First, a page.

Mum Shocked When Four-Month-Old Son Appears To Tell Her To 'F*** Off'
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A mum was surprised when her four-month-old son appeared to tell her to 'f*** off', after she'd pointed out that he had something on his face.
Charlotte Hazell, from Brighton, filmed her young son Reuben as he was lying down, zooming into his face while telling him: "You've got a bogey."
Being four months old, Reuben is unable to defend himself through the mode of speech - but he is able to let out a whispering noise, which Charlotte is convinced sounds like he's telling her to 'do one'.
The mum was shocked to hear what she thinks sounded like 'F*** off' come out of Reuben's mouth, clearly unimpressed by being told he had something up his nose.
Charlotte said: "Well it sounds like he tells me to do one... but whether that is what he was actually trying to say I do not know!"
Given that he's only a few month old, it's fairly unlikely that he did whisper an expletive at his well-meaning mother.
But other parents have reported similar scenarios with their young'uns - including a couple in Cheshire, who believe their eight-week-old newborn said 'hello'.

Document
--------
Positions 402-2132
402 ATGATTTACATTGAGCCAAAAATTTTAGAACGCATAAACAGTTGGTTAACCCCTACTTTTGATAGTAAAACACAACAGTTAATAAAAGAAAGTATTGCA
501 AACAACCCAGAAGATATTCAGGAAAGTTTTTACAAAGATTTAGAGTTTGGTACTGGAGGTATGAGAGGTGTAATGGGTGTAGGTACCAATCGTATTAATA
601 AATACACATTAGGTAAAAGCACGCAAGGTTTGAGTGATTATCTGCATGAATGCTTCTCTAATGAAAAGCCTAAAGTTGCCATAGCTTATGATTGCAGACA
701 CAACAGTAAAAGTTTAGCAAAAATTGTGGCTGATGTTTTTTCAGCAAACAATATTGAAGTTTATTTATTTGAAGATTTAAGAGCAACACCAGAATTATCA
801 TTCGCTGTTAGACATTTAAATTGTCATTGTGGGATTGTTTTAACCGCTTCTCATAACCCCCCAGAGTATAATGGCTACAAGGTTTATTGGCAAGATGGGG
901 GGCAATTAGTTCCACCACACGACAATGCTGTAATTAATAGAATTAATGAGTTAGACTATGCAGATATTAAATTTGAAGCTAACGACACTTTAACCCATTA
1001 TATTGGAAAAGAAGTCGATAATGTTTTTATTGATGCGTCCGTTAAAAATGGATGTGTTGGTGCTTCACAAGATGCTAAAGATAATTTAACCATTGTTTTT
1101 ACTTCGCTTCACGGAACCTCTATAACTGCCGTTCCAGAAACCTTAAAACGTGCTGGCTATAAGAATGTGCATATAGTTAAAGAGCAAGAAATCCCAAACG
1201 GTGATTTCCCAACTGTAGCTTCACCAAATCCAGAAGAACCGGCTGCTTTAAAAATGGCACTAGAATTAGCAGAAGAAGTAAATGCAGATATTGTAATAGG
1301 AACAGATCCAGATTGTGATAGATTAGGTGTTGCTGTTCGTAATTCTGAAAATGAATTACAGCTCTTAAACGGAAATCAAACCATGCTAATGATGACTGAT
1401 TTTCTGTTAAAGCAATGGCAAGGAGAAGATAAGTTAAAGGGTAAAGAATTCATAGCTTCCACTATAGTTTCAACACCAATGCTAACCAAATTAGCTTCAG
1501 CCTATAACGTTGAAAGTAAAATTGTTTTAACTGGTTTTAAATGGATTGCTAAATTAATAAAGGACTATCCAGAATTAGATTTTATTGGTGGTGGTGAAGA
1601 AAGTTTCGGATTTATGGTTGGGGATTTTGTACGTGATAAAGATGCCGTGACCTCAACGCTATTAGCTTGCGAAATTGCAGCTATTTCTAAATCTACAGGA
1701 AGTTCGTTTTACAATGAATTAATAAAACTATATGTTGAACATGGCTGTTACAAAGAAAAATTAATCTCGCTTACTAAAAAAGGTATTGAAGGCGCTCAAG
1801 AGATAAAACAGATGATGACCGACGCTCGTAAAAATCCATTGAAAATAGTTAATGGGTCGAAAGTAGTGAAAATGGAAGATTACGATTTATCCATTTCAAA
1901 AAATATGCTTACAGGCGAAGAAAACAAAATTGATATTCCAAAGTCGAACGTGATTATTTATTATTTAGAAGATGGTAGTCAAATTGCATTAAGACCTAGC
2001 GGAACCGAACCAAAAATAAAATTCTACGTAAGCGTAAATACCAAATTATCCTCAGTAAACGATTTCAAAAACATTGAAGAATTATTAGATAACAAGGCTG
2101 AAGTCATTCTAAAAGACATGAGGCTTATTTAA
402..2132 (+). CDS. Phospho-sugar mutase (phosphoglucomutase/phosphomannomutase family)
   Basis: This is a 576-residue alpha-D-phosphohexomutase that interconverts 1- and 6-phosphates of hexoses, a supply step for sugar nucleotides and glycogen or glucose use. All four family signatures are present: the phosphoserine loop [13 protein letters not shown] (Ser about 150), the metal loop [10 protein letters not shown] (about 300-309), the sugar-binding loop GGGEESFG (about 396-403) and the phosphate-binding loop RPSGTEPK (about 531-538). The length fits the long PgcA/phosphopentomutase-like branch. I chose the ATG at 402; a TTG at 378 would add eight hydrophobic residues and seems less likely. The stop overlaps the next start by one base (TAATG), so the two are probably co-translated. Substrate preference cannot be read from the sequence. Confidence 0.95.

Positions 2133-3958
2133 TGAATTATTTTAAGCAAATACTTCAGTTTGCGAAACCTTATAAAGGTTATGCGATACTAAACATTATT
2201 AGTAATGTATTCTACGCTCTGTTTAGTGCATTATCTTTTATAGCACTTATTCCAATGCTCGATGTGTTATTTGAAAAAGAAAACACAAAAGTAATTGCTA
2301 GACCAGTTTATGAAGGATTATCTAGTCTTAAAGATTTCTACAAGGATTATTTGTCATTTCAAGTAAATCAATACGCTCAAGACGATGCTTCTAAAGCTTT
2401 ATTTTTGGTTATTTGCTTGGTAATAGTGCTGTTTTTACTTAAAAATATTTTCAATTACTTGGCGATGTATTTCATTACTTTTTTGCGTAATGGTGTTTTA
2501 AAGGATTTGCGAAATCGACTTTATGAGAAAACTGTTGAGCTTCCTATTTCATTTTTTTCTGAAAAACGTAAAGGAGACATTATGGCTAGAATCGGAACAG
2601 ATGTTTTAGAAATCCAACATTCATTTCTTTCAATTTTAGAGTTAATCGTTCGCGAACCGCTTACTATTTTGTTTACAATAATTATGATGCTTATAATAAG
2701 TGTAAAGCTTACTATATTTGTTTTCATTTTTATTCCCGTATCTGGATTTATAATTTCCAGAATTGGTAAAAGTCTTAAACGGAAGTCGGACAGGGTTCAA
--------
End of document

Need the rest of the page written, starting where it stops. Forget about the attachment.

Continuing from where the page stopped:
Caroline, 37, and Nick, 36, were both shocked and delighted when little Charlie John Taylor-Mullington spoke his first word at such a young age, and managed to capture the moment on camera.
Mum Caroline said: "It was magical. We had tears in our eyes. We were just in utter shock!
"My husband Nick had Charlie in his arms and was just saying 'hello' slowly to him. I think he loves Nick's deep voice.
"Charlie was saying 'hello' back a few times and we just decided to film it as we couldn't believe he was really talking."
According to Pampers, babies normally start saying their first words between 12 and 18 months - although it does vary.
"It's impossible to know exactly when, but sooner or later - usually around your baby's first birthday - two or three baby words may start to emerge from all the babbling," the Pampers website says.
"Your baby's first words might be 'ma-ma' or 'da-da' for example, but it's also common for these first words to include something else like the name of a family pet, a familiar object like 'drink' or a favourite toy.
"Around this time, much of your child's communication will still be babbling or other cues like laughing, crying, pushing and pointing, but your baby will probably understand much more than you think, and he or she will be learning new words from one week to the next, opening up a whole new form of communication for your little one."